Friday, June 17, 2011

Voyager May Have Left the Big Back Yard?!

Scientists analyzing data returning from Voyager 1 may have crossed into the helio-pause and entered for all intents - interstellar space, much sooner than they had expected it to.

This is based on data from Voyager's low-energy charged particle instrument. This instrument is now indicating that charged particles from the sun are no longer moving. This phenomenon first presented itself in February of this year (2011) telling controllers that Voyager has moved into an unexpected area much sooner than they expected.

At this point the area of charged particles persists around the sun out to a distance of 11 billion miles or so and with Voyager at that very same distance, it was only a matter of time before it happened and may have taken place already.

Ed Stone, Voyager project scientist, says "...Voyager 1 speeds outward a billion miles every three years, so we may not have long to wait..."

Complete Daily Galaxy Article Here


Homer said...

We continue to praise the Mars rovers for their longevity (as well we should) but NOTHING compares to the Voyager twins. Pushing 34 years in space with technology from the mid 70's! I was only 19 years old when the Voyagers were launched. I can only imagine what these vehicles are encountering out there, but I'll bet that it is one of wonder an awe!!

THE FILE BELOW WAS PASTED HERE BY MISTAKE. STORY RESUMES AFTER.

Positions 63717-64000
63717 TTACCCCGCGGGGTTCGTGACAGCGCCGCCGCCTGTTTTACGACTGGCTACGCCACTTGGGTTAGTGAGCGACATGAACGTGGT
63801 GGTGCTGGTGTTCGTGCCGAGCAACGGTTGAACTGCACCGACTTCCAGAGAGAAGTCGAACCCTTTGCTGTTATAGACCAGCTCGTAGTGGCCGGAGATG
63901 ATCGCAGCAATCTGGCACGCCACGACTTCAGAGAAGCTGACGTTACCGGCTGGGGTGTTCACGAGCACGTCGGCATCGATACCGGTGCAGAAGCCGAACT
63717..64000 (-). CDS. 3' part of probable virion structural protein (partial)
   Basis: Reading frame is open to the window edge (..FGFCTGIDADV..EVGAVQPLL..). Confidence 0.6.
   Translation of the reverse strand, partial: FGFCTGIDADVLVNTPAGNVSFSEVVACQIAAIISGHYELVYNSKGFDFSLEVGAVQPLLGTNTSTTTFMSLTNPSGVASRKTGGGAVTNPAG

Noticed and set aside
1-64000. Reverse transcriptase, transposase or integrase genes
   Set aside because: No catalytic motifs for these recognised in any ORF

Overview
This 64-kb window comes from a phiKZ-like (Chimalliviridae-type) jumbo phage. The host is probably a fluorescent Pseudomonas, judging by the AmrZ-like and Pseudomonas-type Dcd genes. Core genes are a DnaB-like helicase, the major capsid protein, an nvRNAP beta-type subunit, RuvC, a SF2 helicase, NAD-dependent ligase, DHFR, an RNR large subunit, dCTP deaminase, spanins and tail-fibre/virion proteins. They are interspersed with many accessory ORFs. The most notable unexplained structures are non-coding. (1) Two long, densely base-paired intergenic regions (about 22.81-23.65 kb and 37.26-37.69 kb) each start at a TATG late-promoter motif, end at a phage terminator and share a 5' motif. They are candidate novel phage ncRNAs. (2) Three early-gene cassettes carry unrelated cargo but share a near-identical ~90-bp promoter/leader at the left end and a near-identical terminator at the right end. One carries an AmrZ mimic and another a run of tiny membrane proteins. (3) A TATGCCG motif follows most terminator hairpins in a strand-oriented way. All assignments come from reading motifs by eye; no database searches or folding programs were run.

Beam Me Up said...

Good call Homer. I am amazed still at the voyager longevity, but remember they were specifically designed for longevity, where the twin rovers were on a 90 day romp and they continued to amaze everyone involved. The voyager twins remember had nuclear isotopes to power them and will continue to power them for another decade and a half. Plus they were far less than 100% in carrying out their mission goals because of critical system failures not discounting the memory problems that required them to be reprogram in flight. Give it up for the crew handling the Voyagers. Their job was like rebuilding a jet engine while the plane was at 40K feet up! The success of the Martian rovers as well as the voyagers is testimony to their crew's dedication.